Our recent paper use Google’s PageRank algorithm to evaluate and optimize the behavior of swarms in a computationally efficient way, aimed at making swarms that are scalable, flexible, and robust.
The PageRank algorithm as a method to optimize swarm behavior through local analysis
M. Coppola, J. Guo, E. Gill, G. C. H. E. de Croon
Swarm Intelligence, 2019
The original paper is open access and can be found at: link.springer.com/article/10.1007/s11721-019-00172-z
How can we enable swarms of drones, each making their own decisions, to coordinate toward a grander goal such as organized exploration or construction? Just as with many other modern developments, machine learning plays an important role. But machine learning needs data, and in this case, “data” often means computationally expensive simulations where robots try out different behaviors, eventually learning how to fulfill a task. This causes several scalability problems when dealing with larger swarms or complex tasks.
The PageRank algorithm
Our latest research provides a novel solution: to use Google’s famous PageRank algorithm in order to evaluate a behavior without any simulation. The PageRank algorithm was developed by the founders of Google back in the late ‘90s. Its objective was to sort through webpages and find the popular ones. This was done by evaluating how likely it would be for a web surfer to arrive at a webpage when clicking hyperlinks. This algorithm gave Google a competitive advantage.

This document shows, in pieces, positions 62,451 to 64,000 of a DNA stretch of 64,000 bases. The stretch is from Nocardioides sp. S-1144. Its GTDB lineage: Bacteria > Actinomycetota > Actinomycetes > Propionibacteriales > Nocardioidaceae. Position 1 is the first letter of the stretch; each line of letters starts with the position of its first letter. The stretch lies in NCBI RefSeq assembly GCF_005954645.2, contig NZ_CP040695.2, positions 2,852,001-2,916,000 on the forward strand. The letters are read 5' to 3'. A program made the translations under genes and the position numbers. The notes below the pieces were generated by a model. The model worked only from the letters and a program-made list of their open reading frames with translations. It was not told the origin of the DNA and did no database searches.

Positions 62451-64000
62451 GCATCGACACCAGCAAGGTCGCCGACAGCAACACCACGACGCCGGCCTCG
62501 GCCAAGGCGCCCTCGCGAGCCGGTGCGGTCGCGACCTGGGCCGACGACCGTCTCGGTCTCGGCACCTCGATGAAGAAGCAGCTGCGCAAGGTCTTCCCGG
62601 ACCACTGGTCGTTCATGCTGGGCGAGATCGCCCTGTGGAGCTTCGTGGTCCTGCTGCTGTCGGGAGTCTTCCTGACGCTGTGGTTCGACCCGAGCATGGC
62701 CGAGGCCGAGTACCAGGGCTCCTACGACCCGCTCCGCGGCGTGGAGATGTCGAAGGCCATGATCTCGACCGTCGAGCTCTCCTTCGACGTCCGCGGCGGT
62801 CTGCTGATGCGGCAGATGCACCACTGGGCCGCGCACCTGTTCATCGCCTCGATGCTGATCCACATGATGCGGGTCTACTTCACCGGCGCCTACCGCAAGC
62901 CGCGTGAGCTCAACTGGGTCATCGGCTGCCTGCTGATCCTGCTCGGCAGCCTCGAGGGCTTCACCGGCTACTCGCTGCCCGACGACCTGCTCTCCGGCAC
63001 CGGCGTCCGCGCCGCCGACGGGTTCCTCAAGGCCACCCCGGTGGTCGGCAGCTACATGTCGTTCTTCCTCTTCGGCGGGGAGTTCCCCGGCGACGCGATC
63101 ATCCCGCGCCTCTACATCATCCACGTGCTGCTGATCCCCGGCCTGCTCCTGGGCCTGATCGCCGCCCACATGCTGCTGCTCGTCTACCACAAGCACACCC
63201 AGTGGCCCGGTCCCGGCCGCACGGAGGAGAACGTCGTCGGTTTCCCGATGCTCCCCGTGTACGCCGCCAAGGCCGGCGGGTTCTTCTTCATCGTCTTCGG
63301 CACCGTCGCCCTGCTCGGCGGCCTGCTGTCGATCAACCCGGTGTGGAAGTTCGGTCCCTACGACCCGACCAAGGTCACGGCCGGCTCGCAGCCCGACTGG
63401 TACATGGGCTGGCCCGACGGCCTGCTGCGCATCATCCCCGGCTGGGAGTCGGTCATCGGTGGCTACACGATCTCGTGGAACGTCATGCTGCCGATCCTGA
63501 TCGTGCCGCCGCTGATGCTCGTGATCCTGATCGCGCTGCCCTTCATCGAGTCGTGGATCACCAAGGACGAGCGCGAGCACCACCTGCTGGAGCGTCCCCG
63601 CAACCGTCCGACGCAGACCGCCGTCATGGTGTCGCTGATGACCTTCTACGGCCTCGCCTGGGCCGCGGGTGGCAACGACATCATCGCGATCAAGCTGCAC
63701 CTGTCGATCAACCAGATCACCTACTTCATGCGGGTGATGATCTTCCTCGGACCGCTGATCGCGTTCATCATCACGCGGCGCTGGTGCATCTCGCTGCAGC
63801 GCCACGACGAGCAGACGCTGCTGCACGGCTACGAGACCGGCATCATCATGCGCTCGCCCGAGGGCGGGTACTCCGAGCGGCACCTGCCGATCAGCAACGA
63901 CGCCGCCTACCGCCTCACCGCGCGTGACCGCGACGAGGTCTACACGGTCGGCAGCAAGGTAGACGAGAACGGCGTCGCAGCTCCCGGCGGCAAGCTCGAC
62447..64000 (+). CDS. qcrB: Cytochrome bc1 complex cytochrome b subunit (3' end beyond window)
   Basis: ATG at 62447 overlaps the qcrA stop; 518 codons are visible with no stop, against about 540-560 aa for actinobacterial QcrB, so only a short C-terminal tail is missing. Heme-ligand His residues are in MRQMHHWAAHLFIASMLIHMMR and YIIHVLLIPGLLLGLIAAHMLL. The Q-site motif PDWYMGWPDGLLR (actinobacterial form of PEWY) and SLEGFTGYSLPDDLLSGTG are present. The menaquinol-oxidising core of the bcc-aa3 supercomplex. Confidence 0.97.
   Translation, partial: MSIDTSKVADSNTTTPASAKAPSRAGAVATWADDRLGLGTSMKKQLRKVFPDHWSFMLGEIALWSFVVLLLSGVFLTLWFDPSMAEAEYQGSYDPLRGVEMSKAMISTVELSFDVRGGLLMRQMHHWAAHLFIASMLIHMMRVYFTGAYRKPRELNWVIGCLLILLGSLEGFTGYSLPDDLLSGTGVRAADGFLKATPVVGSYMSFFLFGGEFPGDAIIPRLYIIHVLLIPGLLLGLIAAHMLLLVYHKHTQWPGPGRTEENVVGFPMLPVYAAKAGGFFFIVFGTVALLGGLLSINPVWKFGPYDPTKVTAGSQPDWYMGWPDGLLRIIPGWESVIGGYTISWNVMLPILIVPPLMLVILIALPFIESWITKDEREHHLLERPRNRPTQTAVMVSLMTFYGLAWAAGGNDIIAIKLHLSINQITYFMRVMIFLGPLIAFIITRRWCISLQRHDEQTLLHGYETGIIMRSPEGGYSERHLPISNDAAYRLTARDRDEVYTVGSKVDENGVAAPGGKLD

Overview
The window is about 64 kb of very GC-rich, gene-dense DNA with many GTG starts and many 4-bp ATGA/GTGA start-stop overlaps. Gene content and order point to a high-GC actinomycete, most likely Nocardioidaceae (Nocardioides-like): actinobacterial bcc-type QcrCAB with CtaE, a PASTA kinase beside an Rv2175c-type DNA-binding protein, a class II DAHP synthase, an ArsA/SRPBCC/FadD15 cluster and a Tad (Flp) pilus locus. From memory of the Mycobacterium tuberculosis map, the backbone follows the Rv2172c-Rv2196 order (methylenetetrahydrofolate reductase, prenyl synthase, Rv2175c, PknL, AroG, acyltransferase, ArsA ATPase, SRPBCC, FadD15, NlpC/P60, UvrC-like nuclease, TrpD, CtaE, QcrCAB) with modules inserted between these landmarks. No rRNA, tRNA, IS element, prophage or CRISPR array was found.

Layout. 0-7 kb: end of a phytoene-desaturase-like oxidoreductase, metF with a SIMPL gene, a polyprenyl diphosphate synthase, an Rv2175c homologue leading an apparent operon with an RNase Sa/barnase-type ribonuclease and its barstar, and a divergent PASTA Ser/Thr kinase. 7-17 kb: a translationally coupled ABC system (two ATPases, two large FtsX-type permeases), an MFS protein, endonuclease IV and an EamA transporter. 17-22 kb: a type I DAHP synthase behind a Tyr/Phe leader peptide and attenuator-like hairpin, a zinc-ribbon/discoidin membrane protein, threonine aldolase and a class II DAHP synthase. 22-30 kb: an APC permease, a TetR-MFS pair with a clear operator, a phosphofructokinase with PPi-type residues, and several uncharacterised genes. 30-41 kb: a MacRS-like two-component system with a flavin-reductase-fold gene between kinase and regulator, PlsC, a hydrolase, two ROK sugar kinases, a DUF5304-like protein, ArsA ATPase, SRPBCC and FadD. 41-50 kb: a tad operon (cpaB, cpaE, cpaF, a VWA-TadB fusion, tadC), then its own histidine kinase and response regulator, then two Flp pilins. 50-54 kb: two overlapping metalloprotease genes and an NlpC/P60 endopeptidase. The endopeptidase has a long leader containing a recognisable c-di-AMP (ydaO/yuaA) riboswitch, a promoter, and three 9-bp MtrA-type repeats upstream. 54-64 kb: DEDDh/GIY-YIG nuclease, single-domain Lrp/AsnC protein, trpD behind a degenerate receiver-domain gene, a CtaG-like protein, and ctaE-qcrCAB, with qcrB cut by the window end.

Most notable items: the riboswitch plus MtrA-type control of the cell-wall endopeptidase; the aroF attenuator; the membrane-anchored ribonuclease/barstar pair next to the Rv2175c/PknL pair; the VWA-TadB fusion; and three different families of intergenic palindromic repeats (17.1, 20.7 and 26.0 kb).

Bringing the algorithm to swarms
Just as a web surfer surfs the web, we model the experiences of a robot “navigating” in the swarm. The states that the robot can be in become like websites to visit, and the actions that the robot can take become hyperlinks. Then, we use a PageRank based approach to evaluate how likely the robot is to end up in certain states, and learn behaviors that cause the robot to visit states that are beneficial to the swarm’s goal. This is a computationally efficient method that requires no simulation. Because it only analyzes the behavior of a single robot, rather than the whole swarm, it allows to develop complex behaviors for larger swarms without the same scalability issues.